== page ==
Starting with the ones I read completely...
Hard Facts, Dangerous Half Truths, and Total Nonsense - Pfeffer and Sutton
Terrific book which makes the argument for Evidence Based management. Often times we operate based on false assumptions and beliefs about what works - this could be from perceived wisdom or anecdote. Authors argue for basing decisions in fact, inspired by evidence-based medicine. They include a range of areas of management and consider how conventional thinking may not be helping.
Creating a Strategic Human Resources Organization: An Assessment of Trends and New Directions by Edward Lawler and Susan Mohrman
This book is a report on the Center for Effective Organisation's thirs study of the HR function in large corporations. It dates from 2001 so not current but interesting to see what trends they were starting to see then.
They focus in particular on whether the HR function was changing to become more of a strategic business partner in the organization and the extent to which is was becoming a "value-added contributor to organiizational performance".
The book introduces the study and provides some high level observations before diving into the detail of analysis of the responses they got to the study. Having performed similar surveys previously they can do some interesting comparisons and trend identification.
Transformative HR by Boudreaux and Jesuthasan
The book looks at how an evidence based approach to change can be taken in HR. They look at examples where the seemingly obvious answer is not the best one as it is based on partial information and a lack of understanding of context.
They propose that there are 5 principles of Evidence based change.
- Logic-driven analytics - understanding that one set of measures does not apply universally.
- Segmentation - Arising from the logic driven analytics we may find that one group of employees is very different from another. This then leads to the principle of segmentations. “HR must understand where segmentation is vital to the organisation and where it is less necessary.” However need also to avoid over segmentation.
- Risk Leverage - interesting dimension this one as it focusses on not simply reducing the risk but rather knowing when to take the risk and when not. If we focus just on the risk of someone leaving the organisation then we may decide not to train them or grow their skills as this could lead to them leaving. That may be the right approach but we need to think also about the risk that if they are not trained we loose out on the possibility to move them to other roles in our own organisation.
- Integration and synergy - rather than treating parts of the organisation as closed systems we will want to look at broader cross organisational concerns as well.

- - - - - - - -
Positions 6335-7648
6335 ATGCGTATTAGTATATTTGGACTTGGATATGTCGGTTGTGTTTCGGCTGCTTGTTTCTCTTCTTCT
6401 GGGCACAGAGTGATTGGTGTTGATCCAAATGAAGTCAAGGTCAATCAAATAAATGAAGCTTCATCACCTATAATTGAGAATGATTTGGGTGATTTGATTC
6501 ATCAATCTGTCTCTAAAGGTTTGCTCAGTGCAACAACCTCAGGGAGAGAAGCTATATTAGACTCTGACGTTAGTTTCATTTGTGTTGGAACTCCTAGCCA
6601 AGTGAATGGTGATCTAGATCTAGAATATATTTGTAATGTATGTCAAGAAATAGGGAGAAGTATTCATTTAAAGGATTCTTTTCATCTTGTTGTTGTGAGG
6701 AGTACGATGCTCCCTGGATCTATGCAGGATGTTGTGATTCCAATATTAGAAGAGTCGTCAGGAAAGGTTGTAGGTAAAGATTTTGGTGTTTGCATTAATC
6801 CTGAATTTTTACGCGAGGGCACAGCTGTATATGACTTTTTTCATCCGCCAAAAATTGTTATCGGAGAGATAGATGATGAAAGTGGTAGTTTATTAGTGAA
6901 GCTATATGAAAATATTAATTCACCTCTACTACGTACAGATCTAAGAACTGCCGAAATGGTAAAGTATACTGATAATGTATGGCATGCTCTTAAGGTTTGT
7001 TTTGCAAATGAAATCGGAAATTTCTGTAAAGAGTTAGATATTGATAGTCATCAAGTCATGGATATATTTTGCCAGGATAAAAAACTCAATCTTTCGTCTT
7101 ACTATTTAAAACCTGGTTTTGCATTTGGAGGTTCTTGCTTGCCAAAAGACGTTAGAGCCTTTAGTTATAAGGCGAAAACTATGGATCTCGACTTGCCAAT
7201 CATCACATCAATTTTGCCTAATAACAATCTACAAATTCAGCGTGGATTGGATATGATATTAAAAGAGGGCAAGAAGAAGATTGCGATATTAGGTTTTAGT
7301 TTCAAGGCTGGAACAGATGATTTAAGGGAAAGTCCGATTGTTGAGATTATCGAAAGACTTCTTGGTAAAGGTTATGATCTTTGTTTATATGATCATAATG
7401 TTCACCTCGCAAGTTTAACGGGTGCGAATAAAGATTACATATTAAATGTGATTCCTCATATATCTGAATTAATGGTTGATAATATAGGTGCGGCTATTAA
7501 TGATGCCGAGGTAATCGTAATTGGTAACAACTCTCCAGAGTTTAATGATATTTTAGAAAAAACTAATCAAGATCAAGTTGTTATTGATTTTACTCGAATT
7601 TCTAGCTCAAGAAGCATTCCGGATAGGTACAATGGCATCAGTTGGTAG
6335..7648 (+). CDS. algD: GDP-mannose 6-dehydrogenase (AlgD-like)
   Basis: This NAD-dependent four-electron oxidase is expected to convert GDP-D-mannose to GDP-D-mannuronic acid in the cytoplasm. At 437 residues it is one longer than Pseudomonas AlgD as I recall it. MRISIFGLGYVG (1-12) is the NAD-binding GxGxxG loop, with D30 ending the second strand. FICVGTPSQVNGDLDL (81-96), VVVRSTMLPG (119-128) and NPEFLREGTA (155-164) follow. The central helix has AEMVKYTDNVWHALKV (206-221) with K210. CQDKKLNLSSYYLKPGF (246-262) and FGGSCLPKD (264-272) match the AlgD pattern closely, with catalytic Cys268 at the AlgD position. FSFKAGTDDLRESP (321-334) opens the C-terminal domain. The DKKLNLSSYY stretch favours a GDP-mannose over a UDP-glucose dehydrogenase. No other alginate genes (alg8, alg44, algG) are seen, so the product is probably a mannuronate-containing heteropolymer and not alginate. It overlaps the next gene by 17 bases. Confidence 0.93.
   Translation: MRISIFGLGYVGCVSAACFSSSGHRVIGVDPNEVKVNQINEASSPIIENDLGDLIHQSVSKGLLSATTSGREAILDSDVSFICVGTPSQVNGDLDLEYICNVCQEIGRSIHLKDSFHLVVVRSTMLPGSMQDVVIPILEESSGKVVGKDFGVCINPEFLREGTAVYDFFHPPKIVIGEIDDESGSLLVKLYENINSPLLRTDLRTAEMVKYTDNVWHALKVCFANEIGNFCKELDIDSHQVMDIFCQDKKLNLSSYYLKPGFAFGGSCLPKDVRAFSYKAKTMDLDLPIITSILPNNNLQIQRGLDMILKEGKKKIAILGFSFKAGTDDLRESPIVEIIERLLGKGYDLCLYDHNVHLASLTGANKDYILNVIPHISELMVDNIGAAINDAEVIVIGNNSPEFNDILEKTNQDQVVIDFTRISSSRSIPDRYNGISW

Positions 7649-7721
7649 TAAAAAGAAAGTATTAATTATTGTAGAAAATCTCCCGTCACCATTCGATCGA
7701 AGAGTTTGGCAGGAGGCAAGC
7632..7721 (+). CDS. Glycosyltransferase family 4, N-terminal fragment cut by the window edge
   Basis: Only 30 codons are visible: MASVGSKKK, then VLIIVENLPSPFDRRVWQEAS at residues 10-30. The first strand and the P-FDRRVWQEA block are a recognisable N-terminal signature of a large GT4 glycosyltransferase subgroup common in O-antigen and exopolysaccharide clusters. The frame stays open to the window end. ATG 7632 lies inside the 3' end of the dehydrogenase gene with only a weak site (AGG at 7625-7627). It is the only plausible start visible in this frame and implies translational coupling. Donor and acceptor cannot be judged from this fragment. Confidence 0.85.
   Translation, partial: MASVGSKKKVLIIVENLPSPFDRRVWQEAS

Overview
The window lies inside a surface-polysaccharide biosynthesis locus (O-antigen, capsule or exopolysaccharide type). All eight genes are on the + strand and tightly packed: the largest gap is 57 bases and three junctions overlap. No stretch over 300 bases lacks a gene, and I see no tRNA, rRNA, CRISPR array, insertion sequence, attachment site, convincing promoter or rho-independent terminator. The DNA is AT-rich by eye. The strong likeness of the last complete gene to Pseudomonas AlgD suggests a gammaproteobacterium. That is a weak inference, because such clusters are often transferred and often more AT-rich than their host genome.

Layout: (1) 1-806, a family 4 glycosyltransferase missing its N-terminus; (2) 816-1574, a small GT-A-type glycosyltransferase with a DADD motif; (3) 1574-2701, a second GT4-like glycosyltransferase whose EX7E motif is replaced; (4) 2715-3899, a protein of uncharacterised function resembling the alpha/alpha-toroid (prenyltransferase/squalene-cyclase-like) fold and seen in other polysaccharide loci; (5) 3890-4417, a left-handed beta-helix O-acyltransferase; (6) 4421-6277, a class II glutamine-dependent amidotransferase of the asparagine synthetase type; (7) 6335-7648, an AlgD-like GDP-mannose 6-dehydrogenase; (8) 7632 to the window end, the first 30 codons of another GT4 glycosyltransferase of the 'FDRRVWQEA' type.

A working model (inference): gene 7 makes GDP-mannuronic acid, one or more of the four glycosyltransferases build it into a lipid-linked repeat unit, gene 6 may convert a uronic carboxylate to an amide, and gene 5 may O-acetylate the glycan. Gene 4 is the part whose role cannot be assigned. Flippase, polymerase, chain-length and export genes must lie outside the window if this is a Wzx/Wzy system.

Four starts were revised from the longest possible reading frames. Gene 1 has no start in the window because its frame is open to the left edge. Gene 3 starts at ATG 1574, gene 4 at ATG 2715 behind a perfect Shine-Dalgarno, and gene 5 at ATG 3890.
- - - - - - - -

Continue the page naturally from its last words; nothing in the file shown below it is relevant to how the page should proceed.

- Optimisation - this is around making the right investments in the right places to maximise our return. Hiring the best qualified person for the job may make sense in some roles where we require instant high performance but in others areas there may be more scope for a different approach that brings people in and then grows them in the role.
They also introduce the concept of ROIP - return on improved performance. This starts by thinking about what the impact would be if the performance of employees in a particular group was improved. This is a different approach to thinking about who the most important people are in the organisation or indeed those who deliver the greatest value - what we are looking for here is the incremental return potential of improved performance that we could invest in generating.
... and now the ones in the library ( 2 online in the Bodleian and 3 in the Sainsbury Library at the Oxford Business School ) ....
Fitz-Enz, Jac THE ROI of human capital : measuring the economic value of employee performance - 2000
This author has been writing on measurement in HR for a long time - indeed he is credited as being the first to argue that HR should be measuring the impact it has on the overall business.
Very practical book with lots of details on different metrics that can be used. Including range of models of human capital eg Human Economic Value Added, human capital revenue factor, human capital cost factor etc - all formulaic metrics based on finance data and HR measures such as absenteeism rates, salary, benefits etc.
He notes that "Measurement of the effectiveness of human capital has been conspicuous by its absence in corporate financial reports. Only with the advent of the balanced scorecard has there been any attention paid to this most important of resources. the single typical measure, revenue per employee, is simplistic and out of date. " (p58)
Predictive analytics for human resources 2014 Fitz-Enz & Mattox